Early in the record the slave-industry, controlled by the powerful landlord-capitalists of Rome and the other great cities of the Empire, began to crush out and even to enslave the small freeholders who had arisen on the break-up of the tribes, or who belonged to conquered nations. Their independent work, with a few slaves around them, could make no head against the enormous production for gain which their large competitors carried on. The Licinian Law and the agitations of the Gracchi were meant to protect the vigorous yeomen from forcible and still more from economical expropriation. But the movement was too strong to be resisted. Large properties grew steadily larger, and these great farms ruined not only Italy but other portions of the empire. The soil, though rich, was exhausted in the course of generations by ceaseless over-cropping for profit alone; the slave class of the country supported a useless and very numerous slave class in the towns; and the condition of the poor, free, Roman citizen became so bad that economically it could scarcely be worse. Thus, the prosperity of the whole empire was steadily sapped, and some regions have scarcely recovered the process unto this day. The Eastern Provinces, which had a history of their own even throughout the period of Roman domination, suffered less than the rest, whilst they provided the great proprietors of the metropolis with their luxuries, and thus regained in part by commerce what they lost by tribute.
The whole system of production and exchange was such that mercenary armies were needed to replace the old independent military service. Rome followed in the path of Carthage. Slowly the economical forms changed, and afterwards the social and political. From what seemed to contemporary observers the most dangerous or most worthless portions of the existing civilisation, a new life arose and progress followed. Out of the rottenness of the Roman Empire of the West, the slaves within and the barbarians from without formed the nucleus of another society. The spread of a new revolutionary Asiatic creed, with a higher morality than the popular forms of Paganism, was accompanied throughout the empire by a rising spirit among the slave class which provided its earliest converts, and the barbarian invaders, driven onwards probably by the exhaustion of their own sources of food supply, found that the inhabitants of the territories they overran almost welcomed them. The downfall of the Roman Empire of the West was, in short, due to the necessary growth of fresh forces below, which took the place of worn-out forms that hampered the advance.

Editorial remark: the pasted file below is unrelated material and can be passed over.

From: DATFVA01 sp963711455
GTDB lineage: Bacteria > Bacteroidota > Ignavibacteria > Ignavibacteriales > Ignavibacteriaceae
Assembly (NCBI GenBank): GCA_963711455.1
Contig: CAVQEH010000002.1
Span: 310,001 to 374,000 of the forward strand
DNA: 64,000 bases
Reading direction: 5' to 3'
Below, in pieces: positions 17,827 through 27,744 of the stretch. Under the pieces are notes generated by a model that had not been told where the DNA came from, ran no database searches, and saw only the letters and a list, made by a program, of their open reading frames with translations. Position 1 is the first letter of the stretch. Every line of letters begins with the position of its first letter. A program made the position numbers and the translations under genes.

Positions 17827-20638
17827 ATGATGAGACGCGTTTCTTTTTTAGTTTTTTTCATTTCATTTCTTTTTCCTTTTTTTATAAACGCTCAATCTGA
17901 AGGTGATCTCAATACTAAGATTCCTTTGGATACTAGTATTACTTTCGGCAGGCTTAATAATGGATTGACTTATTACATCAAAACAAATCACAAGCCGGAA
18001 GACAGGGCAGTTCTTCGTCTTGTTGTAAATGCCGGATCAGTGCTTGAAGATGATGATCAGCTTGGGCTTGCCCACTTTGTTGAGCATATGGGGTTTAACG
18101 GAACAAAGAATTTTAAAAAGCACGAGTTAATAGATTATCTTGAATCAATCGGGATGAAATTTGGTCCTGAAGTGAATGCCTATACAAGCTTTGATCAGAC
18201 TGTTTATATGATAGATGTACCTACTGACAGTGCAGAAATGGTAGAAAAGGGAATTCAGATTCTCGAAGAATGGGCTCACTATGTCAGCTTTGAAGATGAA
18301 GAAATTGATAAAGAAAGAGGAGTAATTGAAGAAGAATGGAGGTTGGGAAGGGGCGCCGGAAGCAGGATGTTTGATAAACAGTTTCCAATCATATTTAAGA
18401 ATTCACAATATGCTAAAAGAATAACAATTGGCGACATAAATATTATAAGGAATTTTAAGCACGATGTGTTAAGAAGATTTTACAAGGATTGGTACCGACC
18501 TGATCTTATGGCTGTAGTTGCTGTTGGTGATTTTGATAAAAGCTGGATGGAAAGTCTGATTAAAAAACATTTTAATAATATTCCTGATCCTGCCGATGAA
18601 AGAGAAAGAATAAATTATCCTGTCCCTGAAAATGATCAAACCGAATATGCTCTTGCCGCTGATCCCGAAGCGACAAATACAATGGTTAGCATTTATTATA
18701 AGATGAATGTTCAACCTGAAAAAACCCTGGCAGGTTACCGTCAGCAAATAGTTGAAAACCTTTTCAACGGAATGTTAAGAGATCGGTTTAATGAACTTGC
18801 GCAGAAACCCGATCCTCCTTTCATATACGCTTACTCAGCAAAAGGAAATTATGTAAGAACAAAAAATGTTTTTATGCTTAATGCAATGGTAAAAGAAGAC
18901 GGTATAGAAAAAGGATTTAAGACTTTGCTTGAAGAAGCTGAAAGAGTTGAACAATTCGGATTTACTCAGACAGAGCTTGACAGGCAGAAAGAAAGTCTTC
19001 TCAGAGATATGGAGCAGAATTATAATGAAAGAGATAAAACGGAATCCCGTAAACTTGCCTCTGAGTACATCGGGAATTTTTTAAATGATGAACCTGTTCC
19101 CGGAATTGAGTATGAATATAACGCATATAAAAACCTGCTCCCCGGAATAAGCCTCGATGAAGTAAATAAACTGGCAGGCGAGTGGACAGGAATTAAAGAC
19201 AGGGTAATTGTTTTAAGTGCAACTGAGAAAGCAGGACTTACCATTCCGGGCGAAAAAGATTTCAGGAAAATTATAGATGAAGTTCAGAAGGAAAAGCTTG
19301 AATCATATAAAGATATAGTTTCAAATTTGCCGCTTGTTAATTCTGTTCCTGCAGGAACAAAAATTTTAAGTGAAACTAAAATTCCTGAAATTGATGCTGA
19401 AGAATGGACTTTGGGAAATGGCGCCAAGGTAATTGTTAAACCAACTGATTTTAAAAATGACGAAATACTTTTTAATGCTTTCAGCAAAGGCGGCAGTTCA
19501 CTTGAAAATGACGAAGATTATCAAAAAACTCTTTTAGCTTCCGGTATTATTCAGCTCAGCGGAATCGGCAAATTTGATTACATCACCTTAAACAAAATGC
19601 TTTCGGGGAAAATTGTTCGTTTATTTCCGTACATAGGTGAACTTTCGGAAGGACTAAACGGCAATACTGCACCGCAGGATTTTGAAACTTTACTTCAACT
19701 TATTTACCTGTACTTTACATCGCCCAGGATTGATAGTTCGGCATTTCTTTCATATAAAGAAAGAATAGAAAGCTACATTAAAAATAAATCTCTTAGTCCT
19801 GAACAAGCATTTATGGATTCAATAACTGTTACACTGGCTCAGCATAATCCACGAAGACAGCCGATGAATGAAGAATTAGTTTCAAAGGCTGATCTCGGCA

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Language - English
Published Date - August 22 2019
ISBN - 9780267992690
Dimesions - 22.9 x 15.2 x 0.5 cm
Page Count -
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